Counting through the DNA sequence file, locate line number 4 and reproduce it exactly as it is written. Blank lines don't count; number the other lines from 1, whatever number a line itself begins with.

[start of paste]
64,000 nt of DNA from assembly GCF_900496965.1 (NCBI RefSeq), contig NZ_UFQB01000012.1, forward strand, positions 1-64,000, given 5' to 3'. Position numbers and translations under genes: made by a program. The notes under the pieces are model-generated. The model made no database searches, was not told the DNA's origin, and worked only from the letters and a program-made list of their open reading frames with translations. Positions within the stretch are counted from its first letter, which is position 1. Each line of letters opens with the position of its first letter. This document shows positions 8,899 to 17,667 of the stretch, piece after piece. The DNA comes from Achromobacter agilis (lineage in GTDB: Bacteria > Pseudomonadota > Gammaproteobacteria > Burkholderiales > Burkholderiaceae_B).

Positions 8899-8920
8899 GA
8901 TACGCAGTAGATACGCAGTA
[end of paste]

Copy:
8901 TACGCAGTAGATACGCAGTA